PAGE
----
“A big chunk of it was general admin, that the SACAA requires strict records… the fire department has to do regular training and that has to be recorded. There were no records,” says van der Molen.

“There were airport manuals that hadn’t been updated for many years. There were runway markings that were incorrect. Then there was a lot of bush that had to be cleared on the airport grounds that hadn’t been maintained.”

Around 10 hectares of alien vegetation had to be removed to ensure the airport was up to standard, according to van der Molen.

Van der Molen estimates that upgrade work done to the airport over the past three months cost in the region of R1 million. CemAir has footed the bill.

“The decision was that if we wanted to fix it, we’d have to roll up our sleeves and fix it ourselves,” says van der Molen, adding that these costs would be funded from future landing expenses.

Plettenberg Bay airport will undergo a SACAA inspection on Friday, with van der Molen confident that enough has been done to approve commercial operations. CemAir aims to recommence flights to and from Plettenberg Bay on 12 November. This is later than the airline would’ve liked, cutting it fine for the busy summer season.

“We were hoping to have these findings addressed a month ago… so we’re behind where we should’ve been at this point, but we’re desperately trying to meet those targets,” says Van der Molen, adding that the long-term goal was on servicing the boom in semigration, particularly from Johannesburg, along the Garden Route.

“The property market in Plett, all the way across to Mossel Bay, is booming. There are so many people moving here. It really is the time of opportunity for this part of the country.”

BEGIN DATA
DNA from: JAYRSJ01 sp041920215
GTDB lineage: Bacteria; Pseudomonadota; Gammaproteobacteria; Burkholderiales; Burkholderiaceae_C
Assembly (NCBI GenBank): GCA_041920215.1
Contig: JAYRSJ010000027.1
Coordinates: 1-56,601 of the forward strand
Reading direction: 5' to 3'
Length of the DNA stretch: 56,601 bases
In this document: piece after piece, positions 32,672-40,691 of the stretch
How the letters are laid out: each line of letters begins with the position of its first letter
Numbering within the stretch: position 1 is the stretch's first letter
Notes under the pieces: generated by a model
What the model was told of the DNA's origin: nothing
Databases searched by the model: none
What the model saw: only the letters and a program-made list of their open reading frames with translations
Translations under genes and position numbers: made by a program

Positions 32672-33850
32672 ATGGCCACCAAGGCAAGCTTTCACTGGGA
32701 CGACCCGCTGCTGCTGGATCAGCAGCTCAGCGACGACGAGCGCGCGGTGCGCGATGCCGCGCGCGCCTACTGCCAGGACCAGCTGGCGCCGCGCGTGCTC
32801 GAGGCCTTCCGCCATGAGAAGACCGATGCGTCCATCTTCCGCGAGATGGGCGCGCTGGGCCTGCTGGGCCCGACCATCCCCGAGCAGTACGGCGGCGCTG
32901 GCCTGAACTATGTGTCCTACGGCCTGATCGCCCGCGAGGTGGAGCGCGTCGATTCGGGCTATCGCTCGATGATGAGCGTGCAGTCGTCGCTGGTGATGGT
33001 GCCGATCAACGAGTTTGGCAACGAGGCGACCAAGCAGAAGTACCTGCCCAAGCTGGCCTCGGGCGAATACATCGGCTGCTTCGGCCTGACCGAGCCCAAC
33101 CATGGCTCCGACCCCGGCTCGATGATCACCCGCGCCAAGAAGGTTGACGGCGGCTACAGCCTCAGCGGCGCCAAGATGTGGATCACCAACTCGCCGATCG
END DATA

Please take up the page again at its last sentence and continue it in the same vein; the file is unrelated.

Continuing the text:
Plettenberg Bay airport flights
Bitou road markings team (Image used with permission: Plettenberg Bay Airport-PBZ, Facebook)

An easy commute amid the semigration trend

The Bitou Municipality didn’t respond to Business Insider SA’s queries regarding the state of Plettenberg Bay airport, and its role, or lack thereof, in upkeep prior to August’s downgrading and its impact on the town.

Councillor David Swart, who oversees Ward 2, which contains the airport, confirmed that the municipality had been slow to act on heightened warnings raised earlier this year. CemAir’s work and funding to get the airport reopened has also been an extraordinary measure.

“Something like this is more than you would expect [from] someone who’s basically a client using your airport,” Swart tells Business Insider SA of CemAir’s intervention.

“But, also, CemAir sees the value in the route, because of the size of the airfield you can’t look at any bigger airlines and bigger aircraft. So, for them, it’s better, and that’s why they’re prepared to put in what they’re putting in but, it’s certainly more than what you’d expect from one of your customers to be doing.”

Swart also echoes Van der Molen’s sentiment on the importance of Plettenberg Bay airport for the Garden Route economy. The airport, once up to standard, is set to play an even bigger role, coinciding with lockdown-induced semigration and work-from-home trends.

“Especially since lockdown, a lot of people have realised they can work remotely. So, what we’ve found is a lot of people that had holiday homes here have now moved their families down permanently and they commute,” says Swart.

“So, in terms of the residents using the airport, it’s very important. And then also for tourists that fly in, it’s key towards the end of the year for season.”